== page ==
Best game: Boise State 43, Oklahoma 42 (OT). Sorry for the overkill, Sooner fans. But how can we overlook a classic that featured more thrills and chills than any game in recent memory? We had a comeback from an 18-point deficit, a game-tying hook-and-lateral, a fourth-down overtime touchdown pass by a backup quarterback, a game-winning Statue of Liberty and a postgame marriage proposal from a star running back to a cheerleader all in a span of about 30 minutes. Honorable mention: West Virginia 41, Rutgers 39 (3 OT). Ohio State 42, Michigan 39. Oregon State 33, Southern California 31. Louisiana State 28, Tennessee 24.
Upset of the year: UCLA 13, Southern California 9. All that stood between USC and an appearance in the BCS championship game was a victory over UCLA, which had lost its last seven meetings with its cross-town rival. UCLA ended that streak and dashed the Trojans' dreams with a furious pass rush. The upset ended USC's NCAA-record string of 63 consecutive games in which it had scored at least 20 points. The UCLA defense's dominance against USC looked all the more puzzling after Florida State's woeful offense lit up the Bruins in a 44-27 Emerald Bowl triumph. Honorable mention: Kansas State 45, Texas 42. South Florida 24, West Virginia 19. Cincinnati 30, Rutgers 11.
Biggest surprise (player): Kentucky QB Andre' Woodson. After throwing just six touchdown passes and six interceptions last year, Woodson entered spring practice having to fight for a starting position. Not only did he win the job, Woodson threw for 3,515 yards and 31 touchdowns with just seven interceptions to lead Kentucky to its first bowl victory since 1984. Honorable mention: Tennessee QB Erik Ainge, Wisconsin RB P.J. Hill, Oklahoma State WR Adarius Bowman, Kansas RB Jon Cornish.
Biggest surprise (team): Wake Forest. There's a reason Jim Grobe is our coach of the year. Wake Forest didn't blow out many teams – that stunning 30-0 triumph at Florida State was a notable exception – but the Demon Deacons' senior-laden roster allowed them to win close games time and time again. They didn't bother to listen to everyone who expected their bubble to burst each week. Honorable mention: Boise State, Rutgers, Arkansas, South Florida, Brigham Young, Rice.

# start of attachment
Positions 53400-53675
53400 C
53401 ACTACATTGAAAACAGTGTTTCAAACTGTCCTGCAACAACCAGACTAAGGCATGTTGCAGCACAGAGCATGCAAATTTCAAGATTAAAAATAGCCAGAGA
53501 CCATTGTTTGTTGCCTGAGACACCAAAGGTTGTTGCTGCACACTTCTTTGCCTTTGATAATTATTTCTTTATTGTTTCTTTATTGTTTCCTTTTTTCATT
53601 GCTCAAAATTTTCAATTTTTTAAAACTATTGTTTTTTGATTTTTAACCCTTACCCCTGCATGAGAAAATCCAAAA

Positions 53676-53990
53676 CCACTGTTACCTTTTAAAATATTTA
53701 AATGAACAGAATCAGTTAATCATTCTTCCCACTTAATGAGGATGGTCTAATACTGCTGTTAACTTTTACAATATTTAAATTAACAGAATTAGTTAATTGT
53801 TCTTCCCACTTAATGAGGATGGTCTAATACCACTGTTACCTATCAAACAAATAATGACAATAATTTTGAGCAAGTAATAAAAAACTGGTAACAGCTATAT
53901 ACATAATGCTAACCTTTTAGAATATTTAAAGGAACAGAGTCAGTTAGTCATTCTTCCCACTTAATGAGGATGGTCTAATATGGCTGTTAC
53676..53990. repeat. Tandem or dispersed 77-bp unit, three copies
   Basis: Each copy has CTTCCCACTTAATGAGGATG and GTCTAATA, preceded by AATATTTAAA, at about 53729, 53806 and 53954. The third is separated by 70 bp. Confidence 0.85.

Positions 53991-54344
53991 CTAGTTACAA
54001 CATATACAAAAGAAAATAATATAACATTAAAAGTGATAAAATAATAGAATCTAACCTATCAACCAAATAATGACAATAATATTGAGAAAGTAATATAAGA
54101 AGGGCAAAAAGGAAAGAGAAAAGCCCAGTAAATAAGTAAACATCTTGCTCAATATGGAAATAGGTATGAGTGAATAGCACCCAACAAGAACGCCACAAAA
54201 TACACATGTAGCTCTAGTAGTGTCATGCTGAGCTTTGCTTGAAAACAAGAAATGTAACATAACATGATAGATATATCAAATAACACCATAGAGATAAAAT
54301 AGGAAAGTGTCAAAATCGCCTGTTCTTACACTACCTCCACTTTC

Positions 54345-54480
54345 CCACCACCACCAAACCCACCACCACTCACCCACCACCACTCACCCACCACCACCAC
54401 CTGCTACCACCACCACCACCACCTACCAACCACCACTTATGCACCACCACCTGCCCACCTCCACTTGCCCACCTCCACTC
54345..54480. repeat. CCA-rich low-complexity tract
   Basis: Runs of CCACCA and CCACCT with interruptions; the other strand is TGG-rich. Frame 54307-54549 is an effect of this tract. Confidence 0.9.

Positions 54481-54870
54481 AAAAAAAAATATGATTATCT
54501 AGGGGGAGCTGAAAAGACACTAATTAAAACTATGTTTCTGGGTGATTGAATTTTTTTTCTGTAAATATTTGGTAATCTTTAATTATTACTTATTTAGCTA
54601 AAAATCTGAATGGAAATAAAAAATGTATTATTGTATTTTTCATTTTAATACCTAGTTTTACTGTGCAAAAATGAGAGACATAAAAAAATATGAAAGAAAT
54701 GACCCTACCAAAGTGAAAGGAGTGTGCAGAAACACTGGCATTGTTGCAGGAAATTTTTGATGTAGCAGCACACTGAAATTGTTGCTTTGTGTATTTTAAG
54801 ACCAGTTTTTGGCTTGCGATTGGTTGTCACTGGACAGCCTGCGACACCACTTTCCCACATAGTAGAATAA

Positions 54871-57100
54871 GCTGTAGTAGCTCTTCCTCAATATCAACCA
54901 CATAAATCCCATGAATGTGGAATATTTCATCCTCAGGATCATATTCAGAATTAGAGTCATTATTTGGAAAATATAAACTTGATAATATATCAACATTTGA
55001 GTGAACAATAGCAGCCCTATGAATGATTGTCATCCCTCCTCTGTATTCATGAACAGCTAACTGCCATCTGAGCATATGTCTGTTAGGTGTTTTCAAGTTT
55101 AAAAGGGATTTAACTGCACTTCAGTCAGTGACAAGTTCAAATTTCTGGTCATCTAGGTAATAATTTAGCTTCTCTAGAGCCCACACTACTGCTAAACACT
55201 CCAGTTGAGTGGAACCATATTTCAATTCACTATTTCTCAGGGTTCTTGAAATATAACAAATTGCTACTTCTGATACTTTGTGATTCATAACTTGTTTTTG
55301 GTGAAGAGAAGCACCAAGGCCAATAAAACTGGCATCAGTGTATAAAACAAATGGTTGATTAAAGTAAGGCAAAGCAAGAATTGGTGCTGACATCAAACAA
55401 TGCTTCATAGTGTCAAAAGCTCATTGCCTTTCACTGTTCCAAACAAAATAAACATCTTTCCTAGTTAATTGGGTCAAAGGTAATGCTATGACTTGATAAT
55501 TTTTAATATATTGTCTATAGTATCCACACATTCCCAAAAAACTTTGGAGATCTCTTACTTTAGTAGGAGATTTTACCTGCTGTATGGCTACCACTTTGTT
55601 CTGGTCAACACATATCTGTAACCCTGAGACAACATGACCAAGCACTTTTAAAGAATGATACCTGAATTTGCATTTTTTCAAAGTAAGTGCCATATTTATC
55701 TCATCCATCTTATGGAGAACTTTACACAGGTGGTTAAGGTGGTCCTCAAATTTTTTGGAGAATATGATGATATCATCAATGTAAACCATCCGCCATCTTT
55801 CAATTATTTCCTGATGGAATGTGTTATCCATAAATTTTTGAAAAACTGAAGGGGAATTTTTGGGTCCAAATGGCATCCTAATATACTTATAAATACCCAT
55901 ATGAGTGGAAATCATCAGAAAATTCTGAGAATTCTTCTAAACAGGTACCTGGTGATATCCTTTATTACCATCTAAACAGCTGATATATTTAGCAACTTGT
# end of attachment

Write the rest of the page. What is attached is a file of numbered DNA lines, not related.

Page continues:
Biggest disappointment (player): Michigan State QB Drew Stanton. He was considered a dark-horse contender for the Heisman Trophy when Michigan State won its first three games, but Stanton never recovered after the Spartans blew a 16-point, fourth-quarter lead against Notre Dame. Stanton threw six touchdown passes and two interceptions in Michigan State's first three games, then had eight interceptions and four touchdown passes the rest of the year as the Spartans staggered to a 4-8 finish. Also considered: Alabama RB Kenneth Darby, Ole Miss QB Brent Schaeffer.
Biggest disappointment (team): Miami. The preseason pick to win the ACC had to ring in the new year in Boise. Although Miami's defense was just about as good as ever, the Hurricanes never solved their struggles on offense and went 7-6 in a tumultuous season that cost Larry Coker his job. Also considered: Alabama, Florida State, Iowa.
Top transfer (from Division I school): Florida CB Ryan Smith. The former Utah player has intercepted eight passes – tied for the lead among BCS players – in his first season at Florida. The Rivals.com third-team All-American picked off two passes each in victories over Alabama and Louisiana State. Honorable mention: Ole Miss RB BenJarvus Green-Ellis, Oklahoma State WR Adarius Bowman.
Top transfer (from junior college): Oklahoma State RB Dantrell Savage. He emerged as the Cowboys' top running back and rushed for at least 112 yards in five of his last seven games. He averaged 6.5 yards per carry while rushing for 820 yards and eight touchdowns. Honorable mention: South Carolina LB Jasper Brinkley, Ole Miss LB Rory Johnson, Arizona State RB Ryan Torain, Kansas State DE Rob Jackson.